The flow diagram of Figure 4F describes the Primary Handset Off-Hook and Terminal On Hold State 2300, of the VF microcontroller program, where the primary handset is off-hook and the terminal is on Hold. In this state, the SLIC open circuit voltage, and short circuit current limit are set to 10 Vdc, and 10 mA respectively 2310. This change in VI characteristic of the telephone subscriber line makes the line appear in use to the extensions connected to it. A SLIC open circuit voltage of 10 Vdc is preferred; however, other suitable voltages less than 15 Vdc may be used. The SLIC short circuit current limit is not critical in this mode since the extension is not drawing current when it is on-hook and when a primary handset on-hook transition 2320, Hold mode cancellation 2330, or an extension off-hook transition 2340 occurs, the program makes the appropriate state transition and sets the new SLIC values within 100 ms of reception of the debounced input. However, the SLIC short circuit current limit must be greater than the SLIC supervision circuit's minimum detect threshold so that the SLIC is able to detect an extension off-hook transition 2340. The program remains in the Primary Handset Off-Hook and Terminal On Hold State until either a primary handset on-hook 2320, Hold mode deactivation 2330, or extension off-hook 2340 occurs. If a primary handset on-hook occurs 2320, for example, the user replaces the primary handset to leave a call in Hold mode at the subscriber unit 1200, the program exits the Primary Handset Off-Hook and Terminal On Hold State, and enters the Hold State 2350. If Hold mode is cancelled 2330, the program exits the Primary Handset Off-Hook and Terminal On Hold State, and enters the Primary Handset Off-Hook State 2360. If an extension off- hook occurs 2340, for example, the user lifts the handset of an extension to release Hold while the subscriber unit 1200 remains on the call, the program cancels Hold 2370, exits the Primary Handset Off-Hook and Terminal on Hold State, and enters the Primary Handset Off-Hook and Extension Off-Hook State 2380.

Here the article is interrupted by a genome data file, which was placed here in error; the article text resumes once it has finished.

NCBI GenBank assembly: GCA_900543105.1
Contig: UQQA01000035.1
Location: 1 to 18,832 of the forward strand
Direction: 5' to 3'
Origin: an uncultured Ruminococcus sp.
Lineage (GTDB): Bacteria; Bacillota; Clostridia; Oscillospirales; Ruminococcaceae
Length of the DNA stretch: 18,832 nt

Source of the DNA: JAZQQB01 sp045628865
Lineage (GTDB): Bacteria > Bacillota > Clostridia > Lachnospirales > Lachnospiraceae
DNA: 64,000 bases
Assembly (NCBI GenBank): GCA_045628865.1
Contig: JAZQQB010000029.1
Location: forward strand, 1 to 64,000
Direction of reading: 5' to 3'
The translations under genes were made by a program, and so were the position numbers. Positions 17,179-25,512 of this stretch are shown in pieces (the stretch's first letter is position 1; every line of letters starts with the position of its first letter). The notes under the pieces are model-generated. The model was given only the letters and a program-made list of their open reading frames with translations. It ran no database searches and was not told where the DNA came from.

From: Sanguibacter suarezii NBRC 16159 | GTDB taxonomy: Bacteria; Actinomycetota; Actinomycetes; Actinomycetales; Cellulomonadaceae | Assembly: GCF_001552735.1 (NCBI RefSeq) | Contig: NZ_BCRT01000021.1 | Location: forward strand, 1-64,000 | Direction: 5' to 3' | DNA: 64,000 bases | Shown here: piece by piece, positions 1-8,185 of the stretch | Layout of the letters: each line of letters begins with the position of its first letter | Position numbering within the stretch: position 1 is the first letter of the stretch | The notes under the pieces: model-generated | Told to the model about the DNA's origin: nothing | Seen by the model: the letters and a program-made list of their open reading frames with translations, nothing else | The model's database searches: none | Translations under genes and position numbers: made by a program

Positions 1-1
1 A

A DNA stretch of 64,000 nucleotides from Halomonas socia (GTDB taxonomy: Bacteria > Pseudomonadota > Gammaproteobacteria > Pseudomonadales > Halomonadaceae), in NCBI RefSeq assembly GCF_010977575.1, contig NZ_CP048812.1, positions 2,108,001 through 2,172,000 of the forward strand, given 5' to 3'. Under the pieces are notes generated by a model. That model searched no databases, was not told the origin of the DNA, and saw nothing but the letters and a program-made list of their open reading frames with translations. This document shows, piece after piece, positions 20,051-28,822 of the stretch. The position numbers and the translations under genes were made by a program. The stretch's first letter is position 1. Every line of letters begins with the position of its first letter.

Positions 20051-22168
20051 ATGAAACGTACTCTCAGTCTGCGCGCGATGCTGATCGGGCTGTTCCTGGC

The flow diagram of Figure 4G describes the Terminal On Hold State 2390, of the VF microcontroller program, where the primary handset is on-hook and the terminal is on Hold. In this state, the SLIC open circuit voltage, and short circuit current limit are set to 10 Vdc, and 10 mA respectively 2400. This change in VI characteristic of the telephone subscriber line makes the line appear in use to the extensions connected to it. A SLIC open circuit voltage of 10 Vdc is preferred; however, other suitable voltages less than 15 Vdc may be used. The SLIC short circuit current limit is not critical in this mode since the extension is not drawing current when it is on-hook and when a primary handset off-hook transition 2410, or an extension off-hook transition 2420 occurs, the program makes the appropriate state transition and sets the new SLIC values within 100 ms of reception of the debounced input. However, the SLIC short circuit current limit must be greater than the SLIC supervision circuit's minimum detect threshold so that the SLIC is able to detect an extension off-hook transition 2420. The program remains in the Terminal On Hold State until either a primary handset off-hook 2410, or extension off-hook 2420 occur,. If a primary handset off-hook occurs 2410, for example, the user lifts the primary handset to deactivate Hold mode at the subscriber unit 1200, the program cancels Hold 2430, exits the Terminal On Hold State, and enters the Primary Handset Off-Hook State 2440. If an extension off-hook occurs 2420, for example, the user lifts the handset of an extension to release Hold on the subscriber unit 1200 and continue the call on the extension, the program cancels Hold 2450, exits the Terminal on Hold State, and enters the Extension Off-Hook State 2460.